Imbolc is the time of hope for new life and the return of the light.
In the US, most people think of February 2nd as Groundhog Day, the portent of how many more weeks of winter are in store. However, for thousands of years, Imbolc, meaning “in the belly” was a sign of hope as there would be lambs born in the spring. In addition they saw the noticeable signs that the days were lengthening.
According to Christiane Northrup, many Americans suffer from Seasonal Affective Disorder (SAD), or the “winter blues,” and 4 out 5 people who suffer from SAD are women. This type of depression is even more common the farther north you live but I see it even in San Diego.
I believe that our ancestors knew this “winter blues” well and created rituals to both acknowledge the feelings and allow the community to move into hope for the light returning. Rituals are meant to capture the sense of the shared trauma and then format a structure that creates movement, helping the participants release trauma and feel a sense hope for renewal.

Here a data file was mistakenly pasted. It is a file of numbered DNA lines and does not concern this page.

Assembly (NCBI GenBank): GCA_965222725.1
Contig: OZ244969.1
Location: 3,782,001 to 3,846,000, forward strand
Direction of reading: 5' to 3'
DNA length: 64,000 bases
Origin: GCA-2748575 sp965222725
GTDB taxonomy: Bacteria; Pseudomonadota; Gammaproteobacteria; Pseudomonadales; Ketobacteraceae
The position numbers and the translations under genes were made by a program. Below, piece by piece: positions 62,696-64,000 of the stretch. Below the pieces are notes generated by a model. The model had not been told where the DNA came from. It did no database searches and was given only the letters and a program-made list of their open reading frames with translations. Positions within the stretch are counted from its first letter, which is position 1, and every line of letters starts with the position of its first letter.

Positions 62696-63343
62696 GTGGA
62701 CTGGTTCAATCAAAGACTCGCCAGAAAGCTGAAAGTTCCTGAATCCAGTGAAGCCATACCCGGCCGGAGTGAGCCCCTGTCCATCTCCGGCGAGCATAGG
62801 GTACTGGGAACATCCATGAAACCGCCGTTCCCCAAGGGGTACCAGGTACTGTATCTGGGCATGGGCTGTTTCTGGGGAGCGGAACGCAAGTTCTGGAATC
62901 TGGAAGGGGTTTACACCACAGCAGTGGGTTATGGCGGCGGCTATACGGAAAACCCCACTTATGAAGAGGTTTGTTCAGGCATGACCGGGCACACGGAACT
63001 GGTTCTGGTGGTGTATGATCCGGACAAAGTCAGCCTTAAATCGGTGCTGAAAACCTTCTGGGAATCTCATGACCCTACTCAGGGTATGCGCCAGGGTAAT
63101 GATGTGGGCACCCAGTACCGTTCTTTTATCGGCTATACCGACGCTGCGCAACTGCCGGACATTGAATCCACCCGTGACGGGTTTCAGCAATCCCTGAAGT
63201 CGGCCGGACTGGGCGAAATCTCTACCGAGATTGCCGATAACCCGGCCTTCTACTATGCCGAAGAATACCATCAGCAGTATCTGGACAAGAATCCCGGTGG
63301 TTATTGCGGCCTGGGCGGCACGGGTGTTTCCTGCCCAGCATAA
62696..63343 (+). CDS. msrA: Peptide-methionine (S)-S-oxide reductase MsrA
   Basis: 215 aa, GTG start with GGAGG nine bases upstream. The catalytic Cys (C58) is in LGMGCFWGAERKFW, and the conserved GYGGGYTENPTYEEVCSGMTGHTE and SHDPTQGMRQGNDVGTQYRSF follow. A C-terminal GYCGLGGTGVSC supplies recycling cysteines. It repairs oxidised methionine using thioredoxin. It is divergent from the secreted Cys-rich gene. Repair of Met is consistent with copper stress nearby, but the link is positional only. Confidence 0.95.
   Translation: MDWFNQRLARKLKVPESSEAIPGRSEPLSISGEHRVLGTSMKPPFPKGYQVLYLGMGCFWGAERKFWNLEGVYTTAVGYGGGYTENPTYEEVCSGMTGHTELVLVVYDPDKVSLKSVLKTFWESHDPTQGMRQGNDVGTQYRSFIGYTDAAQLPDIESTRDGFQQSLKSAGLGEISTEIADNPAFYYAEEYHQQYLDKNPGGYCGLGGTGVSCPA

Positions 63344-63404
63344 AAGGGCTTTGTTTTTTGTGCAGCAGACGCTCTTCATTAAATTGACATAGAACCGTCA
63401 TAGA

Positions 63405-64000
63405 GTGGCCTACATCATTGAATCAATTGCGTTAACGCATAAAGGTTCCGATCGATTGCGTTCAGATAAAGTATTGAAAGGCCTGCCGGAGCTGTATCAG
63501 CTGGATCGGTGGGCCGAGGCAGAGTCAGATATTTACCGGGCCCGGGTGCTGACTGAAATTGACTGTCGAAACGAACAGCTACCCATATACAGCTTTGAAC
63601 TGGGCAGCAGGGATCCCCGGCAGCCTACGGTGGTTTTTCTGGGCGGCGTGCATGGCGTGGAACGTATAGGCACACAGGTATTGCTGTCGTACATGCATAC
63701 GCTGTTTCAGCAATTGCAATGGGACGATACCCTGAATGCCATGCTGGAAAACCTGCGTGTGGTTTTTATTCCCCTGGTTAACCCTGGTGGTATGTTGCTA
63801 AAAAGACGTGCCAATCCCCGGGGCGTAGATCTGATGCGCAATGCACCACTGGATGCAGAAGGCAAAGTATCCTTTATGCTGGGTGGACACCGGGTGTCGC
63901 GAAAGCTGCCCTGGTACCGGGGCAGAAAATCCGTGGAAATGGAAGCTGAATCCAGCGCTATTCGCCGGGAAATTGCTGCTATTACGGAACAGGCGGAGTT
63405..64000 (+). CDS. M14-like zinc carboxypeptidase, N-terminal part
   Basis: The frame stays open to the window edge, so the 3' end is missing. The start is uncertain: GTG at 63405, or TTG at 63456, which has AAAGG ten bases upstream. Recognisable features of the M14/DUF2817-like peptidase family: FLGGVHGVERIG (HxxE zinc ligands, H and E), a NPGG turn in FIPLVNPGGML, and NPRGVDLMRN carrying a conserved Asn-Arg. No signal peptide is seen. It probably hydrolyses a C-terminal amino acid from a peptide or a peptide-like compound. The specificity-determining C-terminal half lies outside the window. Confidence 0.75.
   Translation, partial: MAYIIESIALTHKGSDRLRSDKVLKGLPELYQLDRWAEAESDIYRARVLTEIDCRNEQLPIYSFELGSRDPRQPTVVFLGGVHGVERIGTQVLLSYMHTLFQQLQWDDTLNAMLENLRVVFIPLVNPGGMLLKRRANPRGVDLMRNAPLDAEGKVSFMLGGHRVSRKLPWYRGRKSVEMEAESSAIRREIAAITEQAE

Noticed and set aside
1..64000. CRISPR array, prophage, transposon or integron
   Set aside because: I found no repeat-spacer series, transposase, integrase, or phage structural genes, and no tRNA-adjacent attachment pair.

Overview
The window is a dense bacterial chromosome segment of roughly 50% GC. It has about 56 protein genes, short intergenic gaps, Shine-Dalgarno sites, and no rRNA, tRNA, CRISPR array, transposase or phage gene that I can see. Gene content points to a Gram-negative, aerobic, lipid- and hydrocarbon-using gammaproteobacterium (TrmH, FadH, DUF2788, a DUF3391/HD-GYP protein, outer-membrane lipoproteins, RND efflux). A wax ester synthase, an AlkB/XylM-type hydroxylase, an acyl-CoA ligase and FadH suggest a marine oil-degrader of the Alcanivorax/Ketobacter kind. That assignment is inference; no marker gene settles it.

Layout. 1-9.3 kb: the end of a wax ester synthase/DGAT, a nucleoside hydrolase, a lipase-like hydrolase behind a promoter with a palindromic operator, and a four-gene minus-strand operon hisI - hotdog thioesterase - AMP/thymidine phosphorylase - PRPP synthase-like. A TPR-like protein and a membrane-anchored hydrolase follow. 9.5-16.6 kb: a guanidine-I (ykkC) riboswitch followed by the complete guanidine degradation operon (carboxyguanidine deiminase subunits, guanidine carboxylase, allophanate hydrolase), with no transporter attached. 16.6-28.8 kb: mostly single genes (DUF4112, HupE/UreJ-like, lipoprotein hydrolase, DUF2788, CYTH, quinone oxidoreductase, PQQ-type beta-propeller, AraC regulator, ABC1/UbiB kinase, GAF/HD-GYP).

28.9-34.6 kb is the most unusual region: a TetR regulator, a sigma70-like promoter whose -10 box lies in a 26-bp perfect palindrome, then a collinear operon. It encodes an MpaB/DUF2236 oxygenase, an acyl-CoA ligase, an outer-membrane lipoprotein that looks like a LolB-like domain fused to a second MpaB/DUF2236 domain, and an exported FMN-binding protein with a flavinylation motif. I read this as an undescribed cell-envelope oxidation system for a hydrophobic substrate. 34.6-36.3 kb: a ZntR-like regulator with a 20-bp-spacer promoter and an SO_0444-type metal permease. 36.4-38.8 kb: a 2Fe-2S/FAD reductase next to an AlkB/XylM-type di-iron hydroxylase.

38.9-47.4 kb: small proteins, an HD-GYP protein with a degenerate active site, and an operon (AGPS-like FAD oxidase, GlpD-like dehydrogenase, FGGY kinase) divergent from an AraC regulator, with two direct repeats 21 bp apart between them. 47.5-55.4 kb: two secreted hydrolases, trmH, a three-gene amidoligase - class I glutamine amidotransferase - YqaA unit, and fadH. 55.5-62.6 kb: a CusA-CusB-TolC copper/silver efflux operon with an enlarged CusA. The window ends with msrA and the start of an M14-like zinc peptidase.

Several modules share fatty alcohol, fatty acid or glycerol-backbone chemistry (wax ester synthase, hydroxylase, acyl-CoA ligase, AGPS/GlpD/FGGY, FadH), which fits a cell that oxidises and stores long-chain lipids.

What we know of the Celtic rituals of Imbolc is that the Goddess Brigid was said to visit each home and give blessings. The people would make a bed for her and leave food and drink (much like Santa traditions). In community gatherings, Brigid was invoked to protect homes and livestock. Feasts were shared and holy wells were visited, where divination was received. Today, Catholic traditions made February 2nd St. Brigit’s feast day and churches offer a Candlemass, lighting candles in order to lift spirits and stir hope.
We can all use signs of hope. So much fear has been evoked because of our political upheaval that is causing much trauma to many people at this time, in addition to the normal winter blues. I invite you to create your own ritual for hope, whether solo, with friends, or joining with a community that is dear to you.
May you renew your feeling of hope with the power of love,